Sweet Emma, Dear Bobe (`18', Metro) Night and the City (`15', Odeon Haymarket)
It has been a mournful week. Istvan Szabo's latest film, Sweet Emma, Dear Bobe, is unusually serious and should leave you feeling depressed, but it's worth going to see. It is set in present-day Hungary, and shows how the break-up of communism has led to a further and seemingly unstoppable disintegration of the society that commu- nism left behind. The film's story works to display in an extreme manner the political force inherent in individual acts. It is about innocence and guilt, and the difficulties that lie in trying to distinguish between the two.
Emma and Bobe have fled to Budapest some years before the film begins in an attempt to escape the poverty of life in the country. This proves to have been a choice between two evils. The housing shortage is such that for seven years they have had to share one tiny room giving out on to a long, bleak corridor in a teacher's hostel. Their subject, Russian,. has suddenly been abolished. They are being re-educated by absurd rote methods to teach English, returning immediately to their pupils to pass the lessons on. Nobody knows what is going to happen next. Uncertainty, failure of nerve and cringing abuse of authority are exemplified by the school's headmaster, who is tortured by an inability to commit himself to anything other than staying in place.
Szabo perhaps best captures the imper- sonal and desperate existence to which Emma and Babe are reduced in a scene where they answer an advertisement for beautiful girls to act nude in a harem scene at the local film studio. In an incredibly bleak and unsensual procedure these women are made to strip off everything but their shoes. They stand up in turn to be photographed holding a card with a num- ber on it. They aren't made to feel as if they have been reduced to nothing, but as if they were never anything in the first place, and Szabo makes it hard for us too, as we examine their bodies, to keep a grip on the idea of character. Before long the girls sink into prostitution, drug-dealing and selling newspapers. The film ends extremely badly and if there is any hope it doesn't show.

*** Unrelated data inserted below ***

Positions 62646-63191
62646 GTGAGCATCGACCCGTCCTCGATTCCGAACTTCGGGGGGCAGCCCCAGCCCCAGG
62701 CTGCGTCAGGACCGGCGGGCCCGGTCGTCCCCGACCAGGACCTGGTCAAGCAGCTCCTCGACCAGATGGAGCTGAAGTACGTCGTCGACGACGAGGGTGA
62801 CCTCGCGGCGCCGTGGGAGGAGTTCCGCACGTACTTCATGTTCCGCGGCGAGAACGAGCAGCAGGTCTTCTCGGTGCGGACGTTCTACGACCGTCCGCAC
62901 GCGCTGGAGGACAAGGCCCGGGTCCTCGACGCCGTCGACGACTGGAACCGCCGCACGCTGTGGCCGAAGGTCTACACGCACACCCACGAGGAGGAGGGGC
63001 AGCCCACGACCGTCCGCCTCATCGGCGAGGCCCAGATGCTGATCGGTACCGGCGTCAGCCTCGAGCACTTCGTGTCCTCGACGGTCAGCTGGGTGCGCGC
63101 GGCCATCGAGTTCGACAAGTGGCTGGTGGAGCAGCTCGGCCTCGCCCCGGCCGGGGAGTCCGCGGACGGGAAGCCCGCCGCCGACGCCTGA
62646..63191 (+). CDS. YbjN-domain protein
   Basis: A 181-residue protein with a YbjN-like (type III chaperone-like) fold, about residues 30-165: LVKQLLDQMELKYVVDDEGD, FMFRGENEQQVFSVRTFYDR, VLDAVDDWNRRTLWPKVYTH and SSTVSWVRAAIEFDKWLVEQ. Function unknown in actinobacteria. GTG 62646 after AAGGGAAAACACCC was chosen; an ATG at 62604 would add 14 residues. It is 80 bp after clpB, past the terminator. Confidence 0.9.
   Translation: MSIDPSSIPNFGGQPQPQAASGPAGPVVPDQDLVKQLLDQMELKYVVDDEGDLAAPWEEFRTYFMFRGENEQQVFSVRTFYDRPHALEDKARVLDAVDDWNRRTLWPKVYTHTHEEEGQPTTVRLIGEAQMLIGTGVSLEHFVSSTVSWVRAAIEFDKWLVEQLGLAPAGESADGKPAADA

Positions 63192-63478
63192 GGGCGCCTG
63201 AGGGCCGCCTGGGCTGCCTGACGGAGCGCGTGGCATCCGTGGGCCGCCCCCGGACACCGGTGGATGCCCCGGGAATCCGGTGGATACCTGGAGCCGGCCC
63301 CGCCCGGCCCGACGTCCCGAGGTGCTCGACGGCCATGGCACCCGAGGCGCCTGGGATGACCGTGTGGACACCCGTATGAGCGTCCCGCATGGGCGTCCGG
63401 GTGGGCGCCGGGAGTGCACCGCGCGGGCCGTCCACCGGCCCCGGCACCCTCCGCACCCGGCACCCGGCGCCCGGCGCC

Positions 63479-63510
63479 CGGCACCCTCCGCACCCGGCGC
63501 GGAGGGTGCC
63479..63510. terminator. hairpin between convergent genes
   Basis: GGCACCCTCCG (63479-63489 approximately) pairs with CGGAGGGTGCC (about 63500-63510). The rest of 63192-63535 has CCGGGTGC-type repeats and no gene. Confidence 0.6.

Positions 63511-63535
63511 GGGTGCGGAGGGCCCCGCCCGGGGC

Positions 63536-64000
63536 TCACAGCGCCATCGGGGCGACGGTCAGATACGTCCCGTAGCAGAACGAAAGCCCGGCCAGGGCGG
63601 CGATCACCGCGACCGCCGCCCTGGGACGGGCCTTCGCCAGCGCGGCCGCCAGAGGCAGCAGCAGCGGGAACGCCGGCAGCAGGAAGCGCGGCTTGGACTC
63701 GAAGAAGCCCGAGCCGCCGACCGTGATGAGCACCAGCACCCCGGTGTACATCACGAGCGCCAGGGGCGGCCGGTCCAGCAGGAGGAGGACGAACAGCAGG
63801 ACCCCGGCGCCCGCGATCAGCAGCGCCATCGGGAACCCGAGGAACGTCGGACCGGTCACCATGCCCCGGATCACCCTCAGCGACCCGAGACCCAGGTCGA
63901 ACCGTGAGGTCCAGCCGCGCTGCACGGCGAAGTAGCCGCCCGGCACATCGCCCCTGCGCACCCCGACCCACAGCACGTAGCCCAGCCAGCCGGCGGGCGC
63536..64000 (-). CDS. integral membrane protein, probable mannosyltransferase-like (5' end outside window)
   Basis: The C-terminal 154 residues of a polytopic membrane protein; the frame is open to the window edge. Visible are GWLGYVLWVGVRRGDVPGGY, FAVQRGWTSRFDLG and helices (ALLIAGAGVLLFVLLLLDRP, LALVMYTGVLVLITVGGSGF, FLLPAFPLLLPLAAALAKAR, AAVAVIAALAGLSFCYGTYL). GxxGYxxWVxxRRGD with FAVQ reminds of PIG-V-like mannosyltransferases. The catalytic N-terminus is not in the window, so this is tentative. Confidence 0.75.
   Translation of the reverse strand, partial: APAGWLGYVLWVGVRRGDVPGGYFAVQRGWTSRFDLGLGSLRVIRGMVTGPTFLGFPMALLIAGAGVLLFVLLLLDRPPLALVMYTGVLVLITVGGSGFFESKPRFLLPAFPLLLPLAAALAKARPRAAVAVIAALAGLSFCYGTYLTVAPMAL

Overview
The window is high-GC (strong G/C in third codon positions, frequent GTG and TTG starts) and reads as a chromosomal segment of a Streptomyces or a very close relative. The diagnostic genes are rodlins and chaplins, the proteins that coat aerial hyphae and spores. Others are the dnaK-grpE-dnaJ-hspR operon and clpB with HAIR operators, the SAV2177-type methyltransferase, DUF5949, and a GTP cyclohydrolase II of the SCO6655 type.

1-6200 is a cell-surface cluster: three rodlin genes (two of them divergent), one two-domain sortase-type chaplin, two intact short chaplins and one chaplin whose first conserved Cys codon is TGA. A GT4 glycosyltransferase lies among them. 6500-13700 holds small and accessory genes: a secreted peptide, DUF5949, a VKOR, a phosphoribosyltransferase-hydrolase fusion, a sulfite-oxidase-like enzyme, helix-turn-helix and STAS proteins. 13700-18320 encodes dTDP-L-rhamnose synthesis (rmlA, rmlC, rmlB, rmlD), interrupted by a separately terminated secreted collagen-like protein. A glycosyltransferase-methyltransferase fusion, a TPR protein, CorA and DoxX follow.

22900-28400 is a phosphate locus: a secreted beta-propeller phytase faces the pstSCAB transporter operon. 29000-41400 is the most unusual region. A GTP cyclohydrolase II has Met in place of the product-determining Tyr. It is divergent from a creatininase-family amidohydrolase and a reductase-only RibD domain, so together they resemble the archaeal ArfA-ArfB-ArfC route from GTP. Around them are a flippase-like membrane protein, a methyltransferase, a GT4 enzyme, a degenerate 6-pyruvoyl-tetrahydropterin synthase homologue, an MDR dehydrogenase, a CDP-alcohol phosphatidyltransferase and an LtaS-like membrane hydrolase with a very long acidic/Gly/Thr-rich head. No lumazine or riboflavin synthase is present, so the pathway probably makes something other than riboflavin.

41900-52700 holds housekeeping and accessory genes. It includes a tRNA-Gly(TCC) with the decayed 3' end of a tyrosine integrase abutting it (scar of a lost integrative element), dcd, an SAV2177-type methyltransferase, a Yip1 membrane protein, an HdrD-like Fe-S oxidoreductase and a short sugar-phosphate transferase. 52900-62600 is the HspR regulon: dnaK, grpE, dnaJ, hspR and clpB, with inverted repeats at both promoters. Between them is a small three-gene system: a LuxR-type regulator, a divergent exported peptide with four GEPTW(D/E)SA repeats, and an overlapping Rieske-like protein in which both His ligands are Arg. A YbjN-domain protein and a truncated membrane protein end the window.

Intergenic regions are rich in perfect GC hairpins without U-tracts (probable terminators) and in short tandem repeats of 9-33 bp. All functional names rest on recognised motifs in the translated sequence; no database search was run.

In Night and the City, a remake of Jules Dassin's classic film noir from 1950, the director, Irvin Winkler, seems to have stumbled upon a whole new genre — film `brun'. He plunders heavily from older and better productions, updates the plot clum- sily to the 1990s while retaining the themes and styles of another era, and then smoth- ers the whole lot in a gnawingly irritating soundtrack made up of classic juke-box rock songs from the Fifties and Sixties (`The Great Pretender', 'You Really Got A Hold On Me', etc). The end product has a curiously dead-alive quality to it.
In the role originally played by Richard Widmark, we have Robert de Niro as the small-time twister Harry Fabian, an ambulance-chasing lawyer who finds him- self way out of his depth when he decides to take on the nasty big-time boxing pro- moter, Boom-Boom Grossman. The single interesting thing about Harry Fabian is his one-dimensionality: De Niro hams up the role, giving us a self-parodying amalgam of the various streetwise hustlers he has played over the years. But unfortunately the comic performance and the quick-fire quips are out of sync with the moody, oppressive style of the direction. Winkler seems to be trying to squeeze something tragic and grand out of Fabian which sim- ply isn't there.
Fabian blunders from big mistake to even bigger mistake, and an atmosphere of complete and utter disaster soon takes over. Given a little bit of momentum, this could have been a darkly comic spiral of doom; instead it's just horrible and, unlike Dear Emma, Sweet Bobe, it is also pretty pointless. If you want to make yourself feel this bad it's easier surely just to wake up in the morning and look in the mirror.